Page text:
During a normal high season just one of the three super tenders gets requested between 60 and 80 days.

100 percent electric

Moored right next to Performance Ribs Mallorca was Xshore’s 100 percent electric rib. Martin Gustavsson and his colleagues have sold 40 of them and are in Palma to find more parties that might be interested in selling the all electric boat too. 

 – We do 33 knots as our top speed and are better for the environment, says Martin. 

 – We carry a lot of weight with the batteries and engines, though, which is the only problem we have. The actual charging works the same way diesel fuel does. A meter tells you when you need to fill up, and you can plan this easily. 

 The two competitors Performance Ribs Mallorca and XShore are both interested in environmentally sound solutions and projects, and agreed that they love sustainable options and welcome lots more on the market. 

 Estate Mallorca Magazine is eager to join forces with Ocean Warriors, an environmentally sound initiative Urban and Fabri at Performance Ribs are running. We will organise beach cleans in Mallorca at the end of the season. Watch this space! 

 Ultra cool Awake were showing off their fun foil toy, and Osium had what they described as a scooter, but it looked more like a surfboard with a handlebar. Loads of laughs! 

Live radio broadcasting 

Over at Estela Yachting’s stand among the superyachts,  Melissa Martínez was drawing visitors with her captain’s hat and poses. Cati Moreno was playing live radio there for Who Electronic Radio, collaborating with Radio Italiana Mallorca, and she interviewed Estate Mallorca Magazine regarding our fab new online magazine about Mallorca, ofcourse.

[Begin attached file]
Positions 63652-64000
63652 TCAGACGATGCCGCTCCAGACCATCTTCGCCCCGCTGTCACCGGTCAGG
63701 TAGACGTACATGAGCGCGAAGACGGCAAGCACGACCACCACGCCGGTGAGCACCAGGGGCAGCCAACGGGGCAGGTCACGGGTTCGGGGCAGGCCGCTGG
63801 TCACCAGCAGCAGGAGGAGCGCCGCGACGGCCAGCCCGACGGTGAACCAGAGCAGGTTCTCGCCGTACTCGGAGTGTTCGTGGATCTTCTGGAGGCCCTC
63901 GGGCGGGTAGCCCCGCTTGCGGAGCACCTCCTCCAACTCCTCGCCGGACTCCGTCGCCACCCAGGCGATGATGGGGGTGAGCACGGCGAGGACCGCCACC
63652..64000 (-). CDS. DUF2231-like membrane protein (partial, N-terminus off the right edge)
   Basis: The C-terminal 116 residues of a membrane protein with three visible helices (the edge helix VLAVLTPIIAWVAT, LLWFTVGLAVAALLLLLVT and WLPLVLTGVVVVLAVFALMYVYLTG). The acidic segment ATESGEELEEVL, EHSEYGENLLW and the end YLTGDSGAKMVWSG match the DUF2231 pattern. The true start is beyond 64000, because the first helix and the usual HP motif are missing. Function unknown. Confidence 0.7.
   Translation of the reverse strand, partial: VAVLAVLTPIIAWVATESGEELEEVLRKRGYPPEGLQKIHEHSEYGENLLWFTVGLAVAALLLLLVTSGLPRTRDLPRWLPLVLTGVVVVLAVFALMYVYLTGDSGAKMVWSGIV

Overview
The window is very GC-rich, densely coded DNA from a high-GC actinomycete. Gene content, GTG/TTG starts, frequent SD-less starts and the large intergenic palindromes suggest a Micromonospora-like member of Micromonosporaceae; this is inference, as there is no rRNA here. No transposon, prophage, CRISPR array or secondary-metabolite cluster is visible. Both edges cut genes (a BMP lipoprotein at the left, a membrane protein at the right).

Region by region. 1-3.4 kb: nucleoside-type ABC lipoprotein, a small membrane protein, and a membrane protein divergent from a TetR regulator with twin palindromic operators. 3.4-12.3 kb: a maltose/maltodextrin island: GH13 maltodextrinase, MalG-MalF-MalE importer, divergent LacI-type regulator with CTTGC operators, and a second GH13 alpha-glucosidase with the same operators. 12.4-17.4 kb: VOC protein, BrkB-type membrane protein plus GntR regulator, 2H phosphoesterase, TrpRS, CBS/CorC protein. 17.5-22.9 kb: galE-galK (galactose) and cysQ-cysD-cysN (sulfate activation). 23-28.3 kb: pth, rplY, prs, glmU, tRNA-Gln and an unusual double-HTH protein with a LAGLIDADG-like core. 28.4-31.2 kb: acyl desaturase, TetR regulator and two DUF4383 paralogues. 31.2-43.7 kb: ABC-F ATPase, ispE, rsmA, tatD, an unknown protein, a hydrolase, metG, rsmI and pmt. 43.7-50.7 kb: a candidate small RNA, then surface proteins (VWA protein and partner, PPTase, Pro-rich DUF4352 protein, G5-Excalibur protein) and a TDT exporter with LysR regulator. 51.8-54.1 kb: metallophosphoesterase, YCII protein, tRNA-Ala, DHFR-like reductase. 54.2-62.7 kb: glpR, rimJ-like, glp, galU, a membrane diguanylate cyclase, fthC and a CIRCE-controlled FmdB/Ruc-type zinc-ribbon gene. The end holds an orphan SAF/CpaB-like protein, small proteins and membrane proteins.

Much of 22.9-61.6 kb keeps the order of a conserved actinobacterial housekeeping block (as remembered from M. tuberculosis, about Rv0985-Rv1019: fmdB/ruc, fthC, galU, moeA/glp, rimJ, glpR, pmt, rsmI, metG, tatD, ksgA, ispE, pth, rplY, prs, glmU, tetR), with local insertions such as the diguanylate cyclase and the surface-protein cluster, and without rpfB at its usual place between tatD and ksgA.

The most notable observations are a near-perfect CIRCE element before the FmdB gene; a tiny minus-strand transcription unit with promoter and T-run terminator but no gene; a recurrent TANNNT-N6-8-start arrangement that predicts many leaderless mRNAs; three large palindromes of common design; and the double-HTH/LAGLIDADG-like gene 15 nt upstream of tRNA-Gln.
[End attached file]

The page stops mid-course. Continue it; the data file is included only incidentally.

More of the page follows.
Yes, you should head over to see all the new global scale boats and nautical equipment. Exhibitors finally get to present their offer in person after several months of business done virtually. The fair includes the Palma Superyacht Show, the exhibition of large yachts with lengths over 24 meters, and a new designed Refit & Repair area, which is specifically aimed to nautical professionals.

To avoid crowds at the boat show, the number of people who are visiting the fair at the same time is limited. There are temperature controls at the entrance gates too. And the tickets – daily pass and professional pass –  can only be bought online at Palma International Boat Show website. 

Text: Charlotte von Proschwitz.
Photo: Thomas Engström.


Lockdowns have made the world value life more.
Many of us seem to ask ourselves ”where do we really wish to be?” 
 – People take out their savings to use them on something they can really enjoy – such as a home in Mallorca, says Hans Lenz, Managing Director of Engel & Völkers, Mallorca Southwest.

At the top of the real estate tree on the Balearics, Engel & Völkers have a large network of offices and agents. They reside in elegant modern offices with white facades, and the staff is friendly and efficient.